Born Knowles Fred Rose on August 24, 1898, in Evansville, IN; died on January 12, 1954, in Nashville, TN; son of Andrew Rose and Annie West; married Della Braico, 1917 (divorced); married Helen Holmes, 1929; children: two children by first wife; two by second wife.

Among the key figures in making Nashville, Tennessee, into Music City, U.S.A., was music publishing executive Fred Rose, who was also active as a songwriter, producer, and pianist during a career that touched several characteristic genres of twentieth-century popular music. Country music flourished in many places around the southern United States during its early years. Perhaps the most important step toward its centralization in Nashville was the formation in 1942, by Rose and singer Roy Acuff, of Acuff-Rose Publications, the music publishing firm that introduced the modern business of music to Nashville. Rose is equally well known as the discoverer, producer, and creative collaborator of the greatest country singer and songwriter of the modern era, Hank Williams.

Knowles Fred Rose was born on August 24, 1898, in Evansville, Indiana. He grew up in poverty in St. Louis, moving among the houses of several relatives, and he probably had no schooling beyond the third grade. Musically inclined, he sang for tips in saloons and learned to play the piano. In his teens he ran away to Chicago and eked out a living playing barroom piano on the South Side. In 1917 he married a woman named Della Braico. They had two sons, but were later divorced. The older son, Wesley, later came to Nashville to handle the financial affairs of Acuff-Rose, and took over the company after his father's death. Fred Rose later married again and had two more children.

Rose began writing songs, finding a ready market among Chicago's growing population of jazz singers and bandleaders. Rose's "Deed I Do," written with Walter Hirsch, became a standard after it was recorded by the Isham Jones Orchestra, and singer Sophie Tucker, later dubbed the Last of the Red Hot Mamas, owed her hit "Red Hot Mama" to Rose and a pair of other writers. Rose's "Deep Henderson" was written in 1926 and recorded by the band of the legendary New Orleans-born cornetist King Oliver. Some of Rose's songs were picked up by the Paul Whiteman Orchestra, the leading white dance band of the mid-1920s, and Rose may have played piano with the group. He recorded piano rolls for the Q.R.S. label and performed as a pianist on Chicago radio stations WLS and WBBM, sometimes as half of a duo called the Tune Peddlers.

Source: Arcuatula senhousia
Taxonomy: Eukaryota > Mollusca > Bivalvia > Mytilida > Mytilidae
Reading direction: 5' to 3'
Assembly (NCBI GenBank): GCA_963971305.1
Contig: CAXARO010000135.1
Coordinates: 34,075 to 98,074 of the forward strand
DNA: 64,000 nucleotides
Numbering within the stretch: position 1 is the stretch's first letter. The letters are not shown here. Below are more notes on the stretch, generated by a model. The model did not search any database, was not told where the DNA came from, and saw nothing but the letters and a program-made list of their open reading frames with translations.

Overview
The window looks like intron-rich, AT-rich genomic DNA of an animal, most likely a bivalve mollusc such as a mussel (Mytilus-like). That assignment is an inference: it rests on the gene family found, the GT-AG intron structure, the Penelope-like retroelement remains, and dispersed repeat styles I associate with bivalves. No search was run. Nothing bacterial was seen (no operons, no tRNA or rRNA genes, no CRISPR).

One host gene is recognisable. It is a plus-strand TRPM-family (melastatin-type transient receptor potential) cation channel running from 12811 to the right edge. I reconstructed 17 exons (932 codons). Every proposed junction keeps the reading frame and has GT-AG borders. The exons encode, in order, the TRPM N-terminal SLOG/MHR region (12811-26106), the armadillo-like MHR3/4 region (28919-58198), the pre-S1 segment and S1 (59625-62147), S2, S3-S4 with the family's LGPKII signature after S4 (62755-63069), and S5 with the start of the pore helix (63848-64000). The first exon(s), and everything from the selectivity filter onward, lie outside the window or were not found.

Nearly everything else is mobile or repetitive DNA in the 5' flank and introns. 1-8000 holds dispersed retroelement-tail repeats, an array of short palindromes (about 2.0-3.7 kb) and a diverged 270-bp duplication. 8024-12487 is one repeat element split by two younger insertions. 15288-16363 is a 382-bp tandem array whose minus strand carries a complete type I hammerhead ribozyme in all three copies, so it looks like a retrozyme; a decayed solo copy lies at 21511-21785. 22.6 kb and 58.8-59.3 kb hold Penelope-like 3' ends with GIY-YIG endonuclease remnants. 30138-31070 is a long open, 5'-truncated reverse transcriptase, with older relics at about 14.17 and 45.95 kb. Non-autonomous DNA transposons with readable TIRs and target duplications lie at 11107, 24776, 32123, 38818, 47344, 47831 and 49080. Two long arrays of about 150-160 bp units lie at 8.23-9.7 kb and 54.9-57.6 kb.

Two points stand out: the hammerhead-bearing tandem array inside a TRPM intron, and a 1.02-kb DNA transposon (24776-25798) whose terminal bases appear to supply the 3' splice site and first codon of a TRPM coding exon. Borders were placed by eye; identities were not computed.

Fired from a radio job because he was a problem drinker, Rose headed south to Nashville and started a show called Freddie Rose's Song Shop on radio station WSM. The show honed Rose's songwriting skills--listeners would write in with suggested song titles, and Rose would compose songs to order. At this point Rose was still a pop musician, but he took notice of the cowboy song craze of the mid-1930s that expanded outward from Hollywood to country-themed radio shows like WSM's Grand Ole Opry. He began to work with some of the musicians on WSM's roster and also wrote several songs for cowboy singer Ray Whitley, at that time based in New York and performing on the city's WHN Barn Dance. On a trip to New York in 1935, Rose converted to the Christian Science faith.

After Rose's "We'll Rest at the End of the Trail" became a hit in 1936 with recordings by Tex Ritter and the Sons of the Pioneers, among others, he headed for Hollywood, moved in briefly with Whitley and his family, and worked for several years writing Western material. One well-known composition from Rose's Hollywood years was "Roly Poly," a novelty hit in 1945 for the Western swing band Bob Wills and His Texas Playboys. "Be Honest with Me," a collaboration with Gene Autry, became a major hit in Autry's repetoire. It was a romantic song with no references to Western films beyond Autry's cowboy image, and it was very close in structure and spirit to the songs about troubled love affairs that would form the backbone of what would soon be called country-and-western music. Back in Nashville in 1942, Rose founded Acuff-Rose Publications with $25,000 in seed money from singer Roy Acuff. Rose said that he first began to really understand country music when he saw Acuff, at the Opry, sing a sentimental number about a dying child called "Don't Make Me Go to Bed (And I'll Be Good)."